transfers (for short `SA/GPA/WILL' transfers). Both the descriptions are misnomers as there
cannot be a sale by execution of a power of attorney nor can there be a transfer by execution of an
agreement of sale and a power of attorney and will. As noticed in the earlier order, these kinds of
transactions were evolved to avoid prohibitions/conditions regarding certain transfers, to avoid
payment of stamp duty and registration charges on deeds of conveyance, to avoid payment of capital
gains on transfers, to invest unaccounted money (`black money') and to avoid payment of
`unearned increases' due to Development Authorities on transfer.
2. The modus operandi in such SA/GPA/WILL transactions is for the vendor or person claiming to
be the owner to receive the agreed consideration, deliver possession of the property to the purchaser
and execute the following documents or variations thereof:
(a) An Agreement of sale by the vendor in favour of the purchaser confirming the
Suraj Lamp & Industries (P) ... vs State Of Haryana & Anr on 11 October, 2011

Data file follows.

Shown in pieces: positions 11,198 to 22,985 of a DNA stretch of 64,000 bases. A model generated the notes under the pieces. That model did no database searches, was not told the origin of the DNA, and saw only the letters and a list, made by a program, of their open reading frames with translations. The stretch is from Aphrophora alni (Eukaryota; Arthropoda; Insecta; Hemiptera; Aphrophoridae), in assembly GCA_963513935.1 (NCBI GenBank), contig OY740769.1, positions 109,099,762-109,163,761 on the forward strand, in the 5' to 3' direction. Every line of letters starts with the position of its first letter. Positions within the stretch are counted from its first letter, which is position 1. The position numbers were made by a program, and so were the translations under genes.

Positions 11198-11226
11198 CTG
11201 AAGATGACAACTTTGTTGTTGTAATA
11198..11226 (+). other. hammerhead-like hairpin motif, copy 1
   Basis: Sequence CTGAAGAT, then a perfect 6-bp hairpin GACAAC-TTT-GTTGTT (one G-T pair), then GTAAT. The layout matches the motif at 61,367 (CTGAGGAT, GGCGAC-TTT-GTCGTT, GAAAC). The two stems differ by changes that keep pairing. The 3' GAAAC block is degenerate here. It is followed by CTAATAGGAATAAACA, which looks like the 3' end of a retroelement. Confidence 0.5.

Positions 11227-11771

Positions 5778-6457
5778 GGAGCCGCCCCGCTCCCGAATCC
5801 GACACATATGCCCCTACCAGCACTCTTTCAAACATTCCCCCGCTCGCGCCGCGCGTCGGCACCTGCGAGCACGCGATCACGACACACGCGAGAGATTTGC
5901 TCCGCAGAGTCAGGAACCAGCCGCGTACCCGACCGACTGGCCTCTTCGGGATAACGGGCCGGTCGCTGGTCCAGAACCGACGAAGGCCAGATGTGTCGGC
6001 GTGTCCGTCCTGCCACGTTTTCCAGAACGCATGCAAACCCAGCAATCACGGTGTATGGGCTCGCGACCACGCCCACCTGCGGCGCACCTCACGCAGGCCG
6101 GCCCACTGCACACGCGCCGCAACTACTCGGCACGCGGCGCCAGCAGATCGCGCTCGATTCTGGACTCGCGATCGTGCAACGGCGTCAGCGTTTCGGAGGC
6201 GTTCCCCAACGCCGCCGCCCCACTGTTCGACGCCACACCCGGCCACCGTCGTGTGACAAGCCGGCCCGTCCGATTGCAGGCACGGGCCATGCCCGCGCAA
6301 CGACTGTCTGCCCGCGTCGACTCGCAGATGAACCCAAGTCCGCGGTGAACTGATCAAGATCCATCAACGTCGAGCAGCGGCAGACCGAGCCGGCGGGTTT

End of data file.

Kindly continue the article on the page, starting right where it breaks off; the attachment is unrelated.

terms of sale, delivery of possession and payment of full consideration and
undertaking to execute any document as and when required in future.
Or An agreement of sale agreeing to sell the property, with a separate
affidavit confirming receipt of full price and delivery of possession and
undertaking to execute sale deed whenever required.
(b) An Irrevocable General Power of Attorney by the vendor in favour
of the purchaser or his nominee authorizing him to manage, deal with
and dispose of the property without reference to the vendor.
Or A General Power of Attorney by the vendor in favour of the
purchaser or his nominee authorizing the attorney holder to sell or
transfer the property and a Special Power of Attorney to manage the
(c) A will bequeathing the property to the purchaser (as a safeguard
against the consequences of death of the vendor before transfer is
These transactions are not to be confused or equated with genuine transactions
where the owner of a property grants a power of Attorney in favour of a family
member or friend to manage or sell his property, as he is not able to manage the
property or execute the sale, personally. These are transactions, where a purchaser
pays the full price, but instead of getting a deed of conveyance gets a SA/GPA/WILL
as a mode of transfer, either at the instance of the vendor or at his own instance.